High Risk Pregnancy
A high-risk pregnancy is one that threatens the health or life of the mother or her fetus. It often requires specialized care from specially trained providers. Some pregnancies become high risk as they progress, while some women are at increased risk for complications even before they get pregnant for a variety of reasons. Early and regular prenatal care helps many women have healthy pregnancies and deliveries without complications. A high-risk pregnancy may be one that involves chronic health problems, such as diabetes or high blood pressure; infections; complications from a previous pregnancy; or other issues that might arise during pregnancy. Treatment for high-risk pregnancy depends on the risk factors and overall health of the mother and fetus.
Ideally, women of child bearing age should be immunized before becoming pregnant to protect their babies against various diseases. Pregnancy should not deter a woman from receiving vaccines that are safe and will protect both her health and that of her unborn child. Extreme care has to be taken to avoid those vaccines that harm the unborn baby. Pregnant women who aren’t up-to-date on their immunizations may be susceptible to diseases that can harm them or their unborn child. If you’re pregnant, talk to your doctor about which vaccines you may need and whether you should get them now or wait until after your child is born.
Bad Obstetric History
Pregnancy loss is a frustrating and challenging problem for couples and clinicians alike. Miscarriage is often associated with guilt, embarrassment and depressive states. This is particularly true when the patient presents with subsequent pregnancy with added concerns of primary or secondary infertility, irregular menses, absent or irregular ovulation, a known history of uterine fibroids, a family history of miscarriage, advancing age, medical history and a prior history of pregnancy complications. It certainly warrants a detailed consultation and reassurance with a practitioner committed to pregnancy loss evaluation.
Ectopic / Tubal Pregnancy
Pregnancy begins with a fertilized egg. Normally, the fertilized egg attaches to the lining of the uterus. An ectopic pregnancy occurs when a fertilized egg implants and grows outside the main cavity of the uterus. An ectopic pregnancy most often occurs in a fallopian tube, which carries eggs from the ovaries to the uterus. This type of ectopic pregnancy is called a tubal pregnancy. Sometimes, an ectopic pregnancy occurs in other areas of the body, such as the ovary, abdominal cavity or the lower part of the uterus (cervix), which connects to the vagina. An ectopic pregnancy can't proceed normally. The fertilized egg can't survive, and the growing tissue may cause life-threatening bleeding, if left untreated.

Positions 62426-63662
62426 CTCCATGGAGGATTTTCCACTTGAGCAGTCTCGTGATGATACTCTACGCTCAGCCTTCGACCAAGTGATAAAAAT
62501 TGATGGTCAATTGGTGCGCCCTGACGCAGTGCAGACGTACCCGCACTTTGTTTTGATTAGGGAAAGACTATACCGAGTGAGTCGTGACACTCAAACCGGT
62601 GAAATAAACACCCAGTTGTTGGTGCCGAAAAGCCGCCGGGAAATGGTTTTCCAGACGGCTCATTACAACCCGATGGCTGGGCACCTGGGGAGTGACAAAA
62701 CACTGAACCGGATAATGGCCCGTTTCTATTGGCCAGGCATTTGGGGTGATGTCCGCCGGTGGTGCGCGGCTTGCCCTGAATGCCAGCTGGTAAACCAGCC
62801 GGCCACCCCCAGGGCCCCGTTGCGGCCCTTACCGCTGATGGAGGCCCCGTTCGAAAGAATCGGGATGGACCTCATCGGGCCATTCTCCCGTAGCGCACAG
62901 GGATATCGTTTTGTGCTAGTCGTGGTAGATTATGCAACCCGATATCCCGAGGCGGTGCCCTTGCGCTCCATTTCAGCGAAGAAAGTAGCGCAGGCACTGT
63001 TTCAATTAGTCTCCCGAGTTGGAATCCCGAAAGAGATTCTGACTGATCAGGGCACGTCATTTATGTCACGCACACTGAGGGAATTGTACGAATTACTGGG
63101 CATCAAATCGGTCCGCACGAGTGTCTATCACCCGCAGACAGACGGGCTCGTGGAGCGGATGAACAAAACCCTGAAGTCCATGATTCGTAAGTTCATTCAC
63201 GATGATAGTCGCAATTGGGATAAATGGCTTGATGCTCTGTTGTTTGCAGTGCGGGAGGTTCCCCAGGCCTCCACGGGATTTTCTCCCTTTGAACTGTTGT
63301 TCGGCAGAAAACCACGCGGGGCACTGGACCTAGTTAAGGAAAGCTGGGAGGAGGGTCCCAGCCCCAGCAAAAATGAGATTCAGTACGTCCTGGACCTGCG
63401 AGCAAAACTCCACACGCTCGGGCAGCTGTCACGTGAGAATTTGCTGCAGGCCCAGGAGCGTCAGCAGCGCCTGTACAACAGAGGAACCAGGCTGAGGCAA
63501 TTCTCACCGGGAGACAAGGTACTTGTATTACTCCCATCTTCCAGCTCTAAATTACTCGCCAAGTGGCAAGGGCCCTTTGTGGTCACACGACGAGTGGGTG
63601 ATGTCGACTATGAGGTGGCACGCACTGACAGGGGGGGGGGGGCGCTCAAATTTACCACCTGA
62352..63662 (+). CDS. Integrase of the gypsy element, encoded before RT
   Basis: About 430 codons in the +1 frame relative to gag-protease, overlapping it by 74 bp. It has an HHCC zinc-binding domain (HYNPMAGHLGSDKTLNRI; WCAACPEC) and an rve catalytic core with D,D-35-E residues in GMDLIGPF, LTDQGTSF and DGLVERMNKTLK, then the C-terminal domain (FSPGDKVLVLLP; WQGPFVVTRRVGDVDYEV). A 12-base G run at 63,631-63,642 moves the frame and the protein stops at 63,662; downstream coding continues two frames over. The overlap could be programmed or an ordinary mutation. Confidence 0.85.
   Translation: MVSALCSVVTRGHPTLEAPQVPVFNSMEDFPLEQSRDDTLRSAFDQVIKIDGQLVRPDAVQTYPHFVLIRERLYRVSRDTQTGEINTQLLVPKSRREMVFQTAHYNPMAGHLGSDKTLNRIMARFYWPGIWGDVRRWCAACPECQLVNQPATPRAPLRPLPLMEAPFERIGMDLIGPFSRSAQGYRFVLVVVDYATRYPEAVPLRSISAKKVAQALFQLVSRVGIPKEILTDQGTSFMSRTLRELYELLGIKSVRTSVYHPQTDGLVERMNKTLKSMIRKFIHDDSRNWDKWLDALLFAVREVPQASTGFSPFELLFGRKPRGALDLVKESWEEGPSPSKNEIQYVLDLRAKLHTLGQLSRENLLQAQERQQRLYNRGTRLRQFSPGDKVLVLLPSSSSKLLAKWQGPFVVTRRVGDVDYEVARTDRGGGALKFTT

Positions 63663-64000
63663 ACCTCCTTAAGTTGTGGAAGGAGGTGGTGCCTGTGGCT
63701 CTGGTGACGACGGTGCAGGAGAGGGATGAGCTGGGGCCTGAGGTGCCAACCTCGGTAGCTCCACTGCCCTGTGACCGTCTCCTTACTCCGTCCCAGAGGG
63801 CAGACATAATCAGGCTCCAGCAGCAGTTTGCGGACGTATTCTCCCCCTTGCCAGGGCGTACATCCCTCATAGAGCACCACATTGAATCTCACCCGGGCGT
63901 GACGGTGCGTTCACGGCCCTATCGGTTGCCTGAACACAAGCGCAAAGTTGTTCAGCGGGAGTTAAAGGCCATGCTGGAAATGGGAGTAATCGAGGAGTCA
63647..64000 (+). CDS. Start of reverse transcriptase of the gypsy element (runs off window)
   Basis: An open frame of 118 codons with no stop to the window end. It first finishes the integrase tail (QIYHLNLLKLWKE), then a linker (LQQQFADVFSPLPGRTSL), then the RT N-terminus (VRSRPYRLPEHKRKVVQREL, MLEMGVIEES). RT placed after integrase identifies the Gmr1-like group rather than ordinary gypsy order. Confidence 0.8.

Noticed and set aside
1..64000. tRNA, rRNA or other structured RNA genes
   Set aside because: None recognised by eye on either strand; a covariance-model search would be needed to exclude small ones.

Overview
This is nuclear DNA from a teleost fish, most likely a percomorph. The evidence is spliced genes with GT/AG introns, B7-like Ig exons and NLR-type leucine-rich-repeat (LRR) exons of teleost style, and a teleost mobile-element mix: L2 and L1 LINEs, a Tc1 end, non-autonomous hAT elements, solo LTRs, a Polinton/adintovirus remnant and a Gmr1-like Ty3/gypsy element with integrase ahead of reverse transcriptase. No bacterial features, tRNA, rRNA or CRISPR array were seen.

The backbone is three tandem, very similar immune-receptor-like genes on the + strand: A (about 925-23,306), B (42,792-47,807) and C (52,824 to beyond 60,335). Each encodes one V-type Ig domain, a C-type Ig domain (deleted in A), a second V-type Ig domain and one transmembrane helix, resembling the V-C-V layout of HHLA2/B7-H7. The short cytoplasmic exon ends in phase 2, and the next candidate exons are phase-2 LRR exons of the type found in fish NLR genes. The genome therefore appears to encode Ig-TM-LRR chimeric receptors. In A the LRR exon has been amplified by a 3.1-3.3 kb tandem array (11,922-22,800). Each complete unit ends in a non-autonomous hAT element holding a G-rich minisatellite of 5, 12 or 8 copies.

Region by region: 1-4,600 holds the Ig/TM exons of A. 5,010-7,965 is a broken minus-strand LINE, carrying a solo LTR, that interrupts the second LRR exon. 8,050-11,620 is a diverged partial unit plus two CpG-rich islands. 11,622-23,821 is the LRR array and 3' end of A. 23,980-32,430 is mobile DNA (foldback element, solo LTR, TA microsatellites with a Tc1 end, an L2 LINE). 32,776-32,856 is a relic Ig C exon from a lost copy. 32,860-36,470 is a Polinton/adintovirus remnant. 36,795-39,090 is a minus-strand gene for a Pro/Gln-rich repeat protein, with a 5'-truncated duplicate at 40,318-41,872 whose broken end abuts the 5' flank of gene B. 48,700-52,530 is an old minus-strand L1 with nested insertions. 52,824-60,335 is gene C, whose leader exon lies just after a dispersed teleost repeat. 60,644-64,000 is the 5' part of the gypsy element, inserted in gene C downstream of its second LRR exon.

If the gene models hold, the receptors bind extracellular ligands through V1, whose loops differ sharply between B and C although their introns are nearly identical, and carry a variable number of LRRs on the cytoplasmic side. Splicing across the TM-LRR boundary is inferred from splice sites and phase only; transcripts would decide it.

A multiple pregnancy occurs when one egg (ovum) splits before implanting or when separate eggs are each fertilized by a different sperm. Identical twins or triplets occur with the fertilization of a single egg that later divides into two or three identical embryos. Identical twins or triplets have the same genetic identity, are always the same sex, and look almost exactly the same. Fraternal multiples develop from separate eggs that are each fertilized by a different sperm. Fraternal twins might or might not be of the same sex and might not necessarily resemble each other any more than two siblings from the same parents might.
Your pregnancy is one of the most exciting times of your life. At Fathima hospital, we will help you enjoy the journey with the support of our expert team, in modern private surroundings.
Families have trusted us for generations at this special time, and we have an enviable international reputation for private maternity care.
Our expertise enables us to safely look after you and your baby, whether it is your first child, your third child, you are expecting twins, or if you or your little one has additional health needs. Whatever your situation, we have the right team to support you. Our packages have been devised with you in mind, to give you the time and attention you need to make the birth of your child as special as possible.
Your pregnancy journey has begun! When is your due date?
Fathima hopsital - Maternity care facilities Process Chart
The best practices to ensure the that a mother gets utmost care during pregnancy and labor. Here is a list of our resources enabling to help you prepare for everything, from conception to delivery and beyond. Fathima hospital is fully equipped to comply with the maternity care Process chart.
Treatments and Procedures
The Department of Obstetrics & Gynaecology has the capability and facilities to deal with a diverse range of cases and complexities in partnership with specialty services such as Foetal Medicine, Anaesthesia, Critical care, high risk, painless labour, Gynaecological surgeries for fibroid, prolapsed, endometriosis, ovarian cysts, Laparoscopic and hysteroscopic surgeries